Soplo de Dios (O Living Breath)

Scripture References

Thematically related:

Further Reflections on Scripture References

Stanza 1 (“the wind at the beginning upon the waters”) sends us to Genesis 1:2.

Stanza 2 sings of the Breath of God “by whose power the Son came to brith….”, a clear reference to Luke 1:34-35.

Stanza 3 recalls the Breath of God “bearing us to life through baptismal waters” and we are led to reference Ezekiel 37:1-14, John 3:8 and Romans 6:3-4.

When the Refrain sings of the Spirit who pours out “gifts abundant”, we recall Paul’s words particularly in I Corinthians 12:1-11. 

Confessions and Statements of Faith References

Further Reflections on Confessions and Statements of Faith References

This beautiful prayer for the Holy Spirit to come and pour out his gifts has three foci: creation, the Son, and through baptismal waters.


In stanza 1 the Spirit brings creation to birth, a prayer that is supported by Our World Belongs to God, paragraph 8, where the Spirit also was involved in calling “this world into being out of nothing and giving it shape and order.”


In stanza 2, the Spirit brings the Son to birth among us, a prayer that is supported by Heidelberg Catechism, Lord’s Day 14, Question and Answer 35, which testifies that the conception and birth of Jesus Christ happened “through the working of the Holy Spirit.”


And in stanza 3, the Spirit’s work is seen in “bearing us to life through baptismal waters,” a prayer that also appears in Belgic Confession, Article 34 when it teaches that just as water washes away the dirt of the body, “so too the blood of Christ does the same thing internally, in the soul, by the Holy Spirit.”


Soplo de Dios (O Living Breath)

Call to Worship

How magnificent for us to ponder, triune God of grace,
how your Word spoke creation into being,
how your Spirit breathed life into every living creature.
Receive now our praise in concert
with the symphony of praise
and saints and angels in heaven—
all offered through Jesus Christ, our Lord. Amen.
— Worship Sourcebook Edition Two

Words of Praise

We gather in your presence, King of the universe,
to acclaim your great salvation.
You have done marvelous things.
You rescued your people from sin and death,
through the mighty work of Jesus, your Son.
You send missionaries to the ends of the earth.
You raise up prophets to witness to justice.
You reveal your righteousness to the nations.
Send forth your Spirit, Lord;
renew the face of the earth.
The whole earth rejoices.
Waves crash over waves in echoes of praise.
Rivers proclaim your goodness as they cascade against their beds.
Mountains, standing together as a chorus, declare your faithfulness.
Wind whispering through the leaves makes music to you.
Creatures of all shapes and sizes join in the song.
Into this glorious harmony
send forth your Spirit, Lord;
renew the face of the earth.
We too raise our voices, almighty God.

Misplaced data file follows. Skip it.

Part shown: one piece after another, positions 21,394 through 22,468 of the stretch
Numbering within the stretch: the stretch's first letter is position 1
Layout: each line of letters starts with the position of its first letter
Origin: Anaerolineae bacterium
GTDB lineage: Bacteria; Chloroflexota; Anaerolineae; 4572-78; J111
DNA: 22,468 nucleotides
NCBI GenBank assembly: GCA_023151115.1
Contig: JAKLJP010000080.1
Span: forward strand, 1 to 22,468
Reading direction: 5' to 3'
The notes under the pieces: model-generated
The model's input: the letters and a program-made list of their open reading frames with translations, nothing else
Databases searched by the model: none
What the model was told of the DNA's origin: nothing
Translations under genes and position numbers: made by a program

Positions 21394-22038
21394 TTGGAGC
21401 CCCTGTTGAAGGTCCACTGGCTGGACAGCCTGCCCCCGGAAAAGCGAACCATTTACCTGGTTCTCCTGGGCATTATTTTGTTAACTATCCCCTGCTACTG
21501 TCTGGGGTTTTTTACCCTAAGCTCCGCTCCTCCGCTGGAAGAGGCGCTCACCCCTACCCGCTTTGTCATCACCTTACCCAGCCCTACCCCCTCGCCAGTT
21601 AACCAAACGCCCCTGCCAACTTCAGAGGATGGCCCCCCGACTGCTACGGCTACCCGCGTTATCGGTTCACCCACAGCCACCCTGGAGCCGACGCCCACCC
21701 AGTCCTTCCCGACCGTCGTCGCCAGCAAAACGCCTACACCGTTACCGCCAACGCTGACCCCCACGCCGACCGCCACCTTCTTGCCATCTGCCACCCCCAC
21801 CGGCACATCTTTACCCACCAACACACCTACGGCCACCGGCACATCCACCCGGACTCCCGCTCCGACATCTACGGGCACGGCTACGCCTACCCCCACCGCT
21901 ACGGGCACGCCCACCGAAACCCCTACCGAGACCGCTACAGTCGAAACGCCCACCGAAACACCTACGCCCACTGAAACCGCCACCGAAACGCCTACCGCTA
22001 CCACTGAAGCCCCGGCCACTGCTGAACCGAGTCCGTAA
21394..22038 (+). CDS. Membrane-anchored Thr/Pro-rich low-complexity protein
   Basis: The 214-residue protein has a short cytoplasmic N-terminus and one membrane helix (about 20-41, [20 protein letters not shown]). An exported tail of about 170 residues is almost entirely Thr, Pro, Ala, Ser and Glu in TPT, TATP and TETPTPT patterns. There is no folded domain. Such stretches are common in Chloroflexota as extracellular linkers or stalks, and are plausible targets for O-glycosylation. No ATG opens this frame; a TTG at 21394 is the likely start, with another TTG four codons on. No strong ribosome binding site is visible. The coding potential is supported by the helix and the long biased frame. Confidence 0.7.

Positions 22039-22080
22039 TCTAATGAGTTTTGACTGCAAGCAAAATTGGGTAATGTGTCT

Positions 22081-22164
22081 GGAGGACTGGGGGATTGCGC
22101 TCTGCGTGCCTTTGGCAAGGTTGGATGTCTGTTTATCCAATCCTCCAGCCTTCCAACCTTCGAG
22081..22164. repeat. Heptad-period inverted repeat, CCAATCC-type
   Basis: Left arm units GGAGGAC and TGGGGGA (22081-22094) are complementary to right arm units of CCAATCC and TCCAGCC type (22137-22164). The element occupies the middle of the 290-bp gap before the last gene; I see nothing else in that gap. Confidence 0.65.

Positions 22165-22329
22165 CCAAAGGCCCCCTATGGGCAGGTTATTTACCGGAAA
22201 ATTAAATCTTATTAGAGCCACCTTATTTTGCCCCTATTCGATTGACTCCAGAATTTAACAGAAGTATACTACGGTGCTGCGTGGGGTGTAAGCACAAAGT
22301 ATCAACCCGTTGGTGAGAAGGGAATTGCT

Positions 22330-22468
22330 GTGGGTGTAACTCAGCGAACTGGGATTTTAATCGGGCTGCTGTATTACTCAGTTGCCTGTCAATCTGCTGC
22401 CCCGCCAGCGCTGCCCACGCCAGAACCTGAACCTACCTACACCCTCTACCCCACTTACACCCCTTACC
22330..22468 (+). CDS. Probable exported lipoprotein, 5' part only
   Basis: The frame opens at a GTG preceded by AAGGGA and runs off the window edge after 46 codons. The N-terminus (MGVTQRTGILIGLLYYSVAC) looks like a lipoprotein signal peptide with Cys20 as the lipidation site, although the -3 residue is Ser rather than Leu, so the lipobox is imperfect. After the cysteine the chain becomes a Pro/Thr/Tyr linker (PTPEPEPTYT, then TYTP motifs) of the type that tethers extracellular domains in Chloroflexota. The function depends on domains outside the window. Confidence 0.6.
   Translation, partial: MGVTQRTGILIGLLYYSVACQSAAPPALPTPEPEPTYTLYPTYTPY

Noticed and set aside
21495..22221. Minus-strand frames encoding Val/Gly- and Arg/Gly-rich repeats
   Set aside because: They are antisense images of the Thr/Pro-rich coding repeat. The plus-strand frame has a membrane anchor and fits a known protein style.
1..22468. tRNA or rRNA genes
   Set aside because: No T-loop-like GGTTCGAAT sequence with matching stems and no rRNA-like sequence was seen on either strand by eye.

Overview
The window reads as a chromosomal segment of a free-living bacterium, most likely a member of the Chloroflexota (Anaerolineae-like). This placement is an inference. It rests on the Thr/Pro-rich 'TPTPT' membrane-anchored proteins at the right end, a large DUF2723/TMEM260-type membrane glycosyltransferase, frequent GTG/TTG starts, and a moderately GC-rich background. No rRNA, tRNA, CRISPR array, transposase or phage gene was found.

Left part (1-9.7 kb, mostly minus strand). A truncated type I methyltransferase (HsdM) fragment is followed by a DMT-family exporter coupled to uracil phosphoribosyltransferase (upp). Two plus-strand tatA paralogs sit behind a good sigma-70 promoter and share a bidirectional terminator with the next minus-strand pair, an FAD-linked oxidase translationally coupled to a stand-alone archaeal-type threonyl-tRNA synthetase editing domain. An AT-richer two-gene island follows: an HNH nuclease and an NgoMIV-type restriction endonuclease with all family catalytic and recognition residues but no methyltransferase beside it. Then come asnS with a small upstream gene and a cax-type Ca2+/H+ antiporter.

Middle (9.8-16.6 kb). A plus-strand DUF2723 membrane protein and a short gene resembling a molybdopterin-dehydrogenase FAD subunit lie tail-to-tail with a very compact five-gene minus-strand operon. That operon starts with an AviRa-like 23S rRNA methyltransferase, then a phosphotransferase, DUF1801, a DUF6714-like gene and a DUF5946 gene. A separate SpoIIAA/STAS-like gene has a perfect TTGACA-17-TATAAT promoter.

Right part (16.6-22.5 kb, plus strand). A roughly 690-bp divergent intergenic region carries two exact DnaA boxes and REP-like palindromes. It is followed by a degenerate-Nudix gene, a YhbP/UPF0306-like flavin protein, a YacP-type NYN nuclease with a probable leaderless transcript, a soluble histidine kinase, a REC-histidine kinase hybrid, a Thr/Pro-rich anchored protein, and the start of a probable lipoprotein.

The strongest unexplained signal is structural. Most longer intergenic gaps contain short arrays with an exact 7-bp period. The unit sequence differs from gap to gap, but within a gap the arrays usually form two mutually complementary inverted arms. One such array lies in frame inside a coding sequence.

With all the earth, we shout for joy.
We burst into jubilant song
for the marvelous things you have done.
For your faithfulness, for your love, for your salvation,
for the promise of your return in glory,
we make music to you, our Lord and King.
While we wait for your coming,
send forth your Spirit, Lord;
renew the face of the earth. Amen.
—based on Psalm 98; 104:30
— Worship Sourcebook Edition Two

Additional Prayers

A Petitionary Prayer
Living Breath of God, you who brooded over the waters at creation,
come now, and fill our spirits.
Living Breath of God, you who conceived Jesus by the Virgin Mary,
pour out your gifts abundant.
Living Breath of God, you who groan for the redemption of the whole creation,
breathe in us, we pray, through Jesus Christ our Lord. Amen.
— Cornelius Plantinga, Jr.

Lord God,
at the beginning of time your Spirit moved over the waters.
So send your Spirit to us now to open our hearts and minds
to receive the re-creating power of your Word.
Through Christ, Amen.
— Worship Sourcebook Edition Two

Soplo de Dios (O Living Breath)

Tune Information

e minor
Meter refrain

Soplo de Dios (O Living Breath)

Hymn Story/Background

This hymn on the work of the Holy Spirit combines a text from Argentina with a popular folk tune from Scandinavia. The combination was first published in 1983 in Spanish only in Cancionero Abierto, Vol. 4 by the Instituto Superior Evangelico de Estudios Teologicos (ISEDET). It was published again with English translation in Libro de Liturgia y Cántico (1998), developed by and recommended for use in the Evangelical Lutheran Church in America. 
— Emily Brink

Author Information

Osvaldo Catena (b. 1920; d. 1986) was an Argentinian priest and composer. Showing an early interest in music, he entered the Metropolitan Seminary in Santa Fe, Argentia, where he learned multiple instruments and studied for ordination. He was ordained as a priest in 1943. He started the first School of Sacred Music in Santa Fe, and in 1950 organized the first University Choir. He was soon appointed chaplain at the College of Our Lady of Calvary, but moved his ministry to the poor, harsh areas of Santa Fe, in what he named Villa Prak, “the triangle” outlined by railroad tracks, garbage dumps, and caves near the Rio Saldo. He termed this area Villa Park. He spent much of his life in this area, working to develop the area and provide fellowship and guidance for those living there in a time of turmoil and violence, during the military dictatorship in Argentia (1976-1983). 
— Laura de Jong

Gerhard Cartford (b. Madagascar, 1923) was educated in the United States and became an influential Lutheran church musician, writer, and professor of music and liturgics (Texas Lutheran College and Luther-Northwestern Seminary, St. Paul, Minnesota). As a Fulbright scholar he studied folk music and hymnody and lived for many years in South America. 

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